Session Initiation Protocol (SIP) — Client Service Offerings Project
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Background and Overview
Session Initiation Protocol (SIP) and Open Source for Voice and associated Data applications is fast becoming a priority pursuit for IT organizations to explore and develop their own host of innovative applications and services by using SIP. The attraction to SIP is that telephony becomes another converged application and integrates easily into other applications and services. Basically, SIP enables the opportunity to easily bridge Voice and Data applications and services together to provide a host of collaborative service offerings.
Stanford ITS recognizes that SIP is a powerful influence for the industry’s next generation Voice and associated Multi-Media product development roadmaps. Therefore, Stanford ITS sees great potential and opportunity in establishing Stanford’s own SIP Open Source suite of service offerings with a goal to ultimately identify attractive, fully integrated Voice and Data applications that the Stanford community will want to use. The scope of this discovery-level project will be to identify and pilot select SIP clients within the Stanford University environment and make a recommendation on how to proceed with SIP as a part of the ITS service portfolio. This project will not include a production offering phase, but that may be recommended as a future phase based upon the pilot findings.
Risks of Not Doing Project
- With SIP being the telecom industry’s next generation protocol of choice, Stanford will lose momentum in exploring, developing, and leveraging next generation VoIP and Multi-Media technology application and client service offerings.
- This effort is key to delivering on the promise of Work Anywhere. Without this effort, IT Services will be unable to deliver services required for Stanford telecommuting and mobility.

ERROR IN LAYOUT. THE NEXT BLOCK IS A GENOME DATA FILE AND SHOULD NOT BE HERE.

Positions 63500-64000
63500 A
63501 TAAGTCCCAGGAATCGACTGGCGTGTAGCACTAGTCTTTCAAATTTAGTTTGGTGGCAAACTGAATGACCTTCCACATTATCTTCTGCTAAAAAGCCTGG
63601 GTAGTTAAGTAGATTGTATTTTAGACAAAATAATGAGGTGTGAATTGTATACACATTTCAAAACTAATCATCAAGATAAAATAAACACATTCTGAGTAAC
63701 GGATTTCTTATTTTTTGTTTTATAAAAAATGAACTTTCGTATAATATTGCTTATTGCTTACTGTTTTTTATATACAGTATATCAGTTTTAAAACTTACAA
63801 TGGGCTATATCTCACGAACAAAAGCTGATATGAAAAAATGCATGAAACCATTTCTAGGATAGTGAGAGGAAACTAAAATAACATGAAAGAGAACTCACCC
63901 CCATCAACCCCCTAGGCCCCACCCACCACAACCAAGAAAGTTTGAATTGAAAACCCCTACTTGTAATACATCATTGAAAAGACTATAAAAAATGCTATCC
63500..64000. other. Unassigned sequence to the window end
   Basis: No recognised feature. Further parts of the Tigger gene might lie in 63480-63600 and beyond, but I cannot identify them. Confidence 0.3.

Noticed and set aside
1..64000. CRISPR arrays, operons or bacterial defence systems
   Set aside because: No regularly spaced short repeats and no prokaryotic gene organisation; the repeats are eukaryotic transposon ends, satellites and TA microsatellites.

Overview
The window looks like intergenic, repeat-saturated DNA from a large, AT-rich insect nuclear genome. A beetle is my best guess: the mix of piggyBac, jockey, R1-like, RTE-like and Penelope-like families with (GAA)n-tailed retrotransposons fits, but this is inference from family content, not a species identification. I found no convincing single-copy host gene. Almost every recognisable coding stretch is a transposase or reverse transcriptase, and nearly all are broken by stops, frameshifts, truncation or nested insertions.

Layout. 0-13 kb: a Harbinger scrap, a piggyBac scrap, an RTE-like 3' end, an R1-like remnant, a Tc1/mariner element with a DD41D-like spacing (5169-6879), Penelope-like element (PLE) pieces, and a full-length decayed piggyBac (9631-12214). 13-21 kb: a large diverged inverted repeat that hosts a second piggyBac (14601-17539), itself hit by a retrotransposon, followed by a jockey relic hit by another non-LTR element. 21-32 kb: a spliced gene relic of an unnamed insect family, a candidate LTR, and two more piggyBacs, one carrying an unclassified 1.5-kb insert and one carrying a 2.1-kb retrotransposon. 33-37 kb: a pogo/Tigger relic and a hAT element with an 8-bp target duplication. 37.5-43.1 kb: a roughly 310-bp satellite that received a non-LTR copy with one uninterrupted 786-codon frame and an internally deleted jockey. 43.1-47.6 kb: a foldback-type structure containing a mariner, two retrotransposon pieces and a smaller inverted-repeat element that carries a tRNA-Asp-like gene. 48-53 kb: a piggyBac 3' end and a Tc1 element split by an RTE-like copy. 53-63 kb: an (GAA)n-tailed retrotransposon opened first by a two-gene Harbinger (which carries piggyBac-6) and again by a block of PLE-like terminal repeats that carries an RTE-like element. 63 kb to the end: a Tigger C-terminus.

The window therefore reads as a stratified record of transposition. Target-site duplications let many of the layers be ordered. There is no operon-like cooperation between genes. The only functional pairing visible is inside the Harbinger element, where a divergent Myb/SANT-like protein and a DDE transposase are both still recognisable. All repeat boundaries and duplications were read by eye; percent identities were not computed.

|Project Sponsor||Bert Stubbs|
|Project Manager||Gary Buchanan|
|Product Manager||Jimmy Hale|
|Business Owner||Bert Stubbs|
|Operations Owner||Christine Moe|
|Client||All existing voice subscribers|
- Develop recommended future roadmap for SIP clients.
|Procurement||Identify and purchase clients for testing.|
|SIP Soft Phone Client Pilot||SIP Soft Phone Pilot within ITS.
Secondary SIP Soft Phone Pilot with outside clients.
|SIP Handheld Client Pilot||SIP Handheld Pilot within ITS.
Secondary SIP Handheld Pilot with outside clients.
|SIP Soft Phone Client — Acceptance||Work with appropriate teams to agree, ensure compliance with architecture, engineering, security, and support.|
|SIP Handheld Client — Acceptance||Work with appropriate teams to agree, ensure compliance with architecture, engineering, security, and support.|
|Support Strategy Plan||Work with appropriate support teams to identify support model — Networking, Network Monitoring, Communication Services, CRC, PCG, etc.|
|Recommendation on go-forward production plan.||Recommendation to ITS Mgmt on whether to rollout SIP clients as a service offering and, if so, what that offering will look like.|
|Number of ITS pilot participants||25|
|Number of client pilot participants||25|
|Project Phase||Major Milestone||Estimated Completion Date|
|Execution||Start SIP Soft Phone Client: ITS Technical Pilot||10/1/2007|
|Start SIP Handheld Client: ITS Technical Pilot||10/1/2007|
|SIP Client Pilots: Market Pilot Solicitation at October, 2007 IT Fair||10/2007|
|SIP Soft Phone & Handheld Pilots: Evaluation, Feedback, and Acceptance||3/31/2008|
|Service Offering Recommendation to ITS||4/2/2008|
|In Scope||Out of Scope|
Issues, Risks, and Mitigating Factors
|Issue/Risk||Likeli-hood (HML)||Impact (HML)||Mitigation|
|Network Infrastructure Quality of Service (QoS) readiness||H||H||Required to deliver service offerings.|
|Organizational Risk — Voice and Data Network will not settle current ownership and strategic direction conflict, which will hamper project teamwork.||H||H||SIP Strategy and roadmap needs to be clearly defined prior to project initiation. This may require high-level organizational directive.|